A supposedly innocent visit home to Mid Canterbury had mammoth repercussions for John Grieve and partner Bruce Wright. It led to the sale of a home and two businesses in Perth, and the couple’s migration from Australia to Winchester – to breathe new life into Kavanagh House.
It all started a couple of years ago when John was home visiting family. Driving south, he noticed the FOR SALE sign outside Kavanagh House. By the time he’d driven past a few more times his curiosity was piqued. “”One day it got the better of me. I thought it might be worth a look,” he says.
He made an appointment to view the property, hoping not to like what he saw, but the opposite happened. When Bruce arrived a few weeks later, he too could see the enormous potential. “As he walked through each room, all I could hear was a series of ‘wow’s.”
“It was one of those opportunities that come along very rarely,” Bruce says. We’d talked about buying a property for the future, and this one had everything we wanted: an older style home; rural setting; a fabulous view; good water supply and its own stream. It ticked all the boxes. Plus it came with a fully functioning commercial kitchen, bakery and bar.”
The pair packed up two 40-foot containers with their personal belongings, including an amazing amount of furniture and art. “Most people moving countries to live might downsize a little, but John is such a collector of shit!” Bruce jokes. “Well, its good shit!” counters John.
John especially loves his art – and his garden art…LARGE garden art, and so it was all transported and looks very much at home in the new surroundings.
The only minor downside for the pair was size of the grounds. “We had eight acres in Perth, so ideally we’d like another acre, but we’re happy with what we have for now.”
They purchased Kavanagh House on Christmas Eve 2013 and have been on a whirlwind journey since, selling their Perth home and businesses, and establishing Mia Flora café, garden centre, gift shop and gallery, which they opened in September.
John is one of the most infectiously enthusiastic people you could meet. A trained pastry chef, he bakes all the cakes, breads and scones. He’s also the gardener, and spent many hours, days and weeks moving 55 tons of rock to create the impressive rock walls in the garden.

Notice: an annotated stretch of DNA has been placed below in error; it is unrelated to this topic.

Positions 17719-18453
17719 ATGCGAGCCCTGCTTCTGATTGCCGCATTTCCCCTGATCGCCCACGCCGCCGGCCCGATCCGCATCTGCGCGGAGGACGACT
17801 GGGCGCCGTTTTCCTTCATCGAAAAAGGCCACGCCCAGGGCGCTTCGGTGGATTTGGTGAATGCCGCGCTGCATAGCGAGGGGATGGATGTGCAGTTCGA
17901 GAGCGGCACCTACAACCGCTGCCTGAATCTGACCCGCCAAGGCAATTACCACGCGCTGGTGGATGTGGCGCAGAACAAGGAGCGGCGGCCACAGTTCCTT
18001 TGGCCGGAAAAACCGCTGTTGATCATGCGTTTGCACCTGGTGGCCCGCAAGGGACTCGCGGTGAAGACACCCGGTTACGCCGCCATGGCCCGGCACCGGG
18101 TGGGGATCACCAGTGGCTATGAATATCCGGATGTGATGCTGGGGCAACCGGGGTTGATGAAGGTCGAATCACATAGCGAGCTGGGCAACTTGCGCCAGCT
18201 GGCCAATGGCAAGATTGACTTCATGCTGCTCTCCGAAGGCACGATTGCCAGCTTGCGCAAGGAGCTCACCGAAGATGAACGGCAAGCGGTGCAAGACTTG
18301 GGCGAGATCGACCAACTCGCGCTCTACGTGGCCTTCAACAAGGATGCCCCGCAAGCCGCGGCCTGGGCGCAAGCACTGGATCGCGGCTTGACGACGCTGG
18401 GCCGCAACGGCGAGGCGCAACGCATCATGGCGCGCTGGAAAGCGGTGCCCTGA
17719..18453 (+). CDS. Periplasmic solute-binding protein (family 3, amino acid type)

Bruce is a qualified horticulturist and won best small garden centre of the year in Australia in 2002. “Our garden centre here is quite different to what we had in Perth. There, I struggled with selling plants that could cope with the dry soils. It wasn’t my passion. But here, I’m enjoying selling English-style plants. It’s a dream come true.” Of course Mia Flora’s garden centre carries a wide range of plants and products and Bruce is in his element sharing his knowledge with the increasing throng of visitors.
When you see what they have achieved here you can tell there is a high degree of energy and a sense of purpose. “The previous owners left the house and grounds in fantastic condition, so there really wasn’t a lot we had to do. We’ve added a bit of paint here and wallpaper there, just adding our own touches.” The major work has been in establishing the garden centre and working in the garden.
“There’s still a long way to go to achieve ‘the big picture’, but we’re well underway. We’re hoping to turn the old stables into a gift store; there are more structures to build and a lot more planting to be done.”
Since opening, they have had steady crowds, with many people commenting on how lovely it is to have the property reopened in a hospitality capacity. “It’s a gorgeous house. We love it, and we’re happy to share it.”
Mia Flora is open Thursday to Sunday and the Monday of public holidays.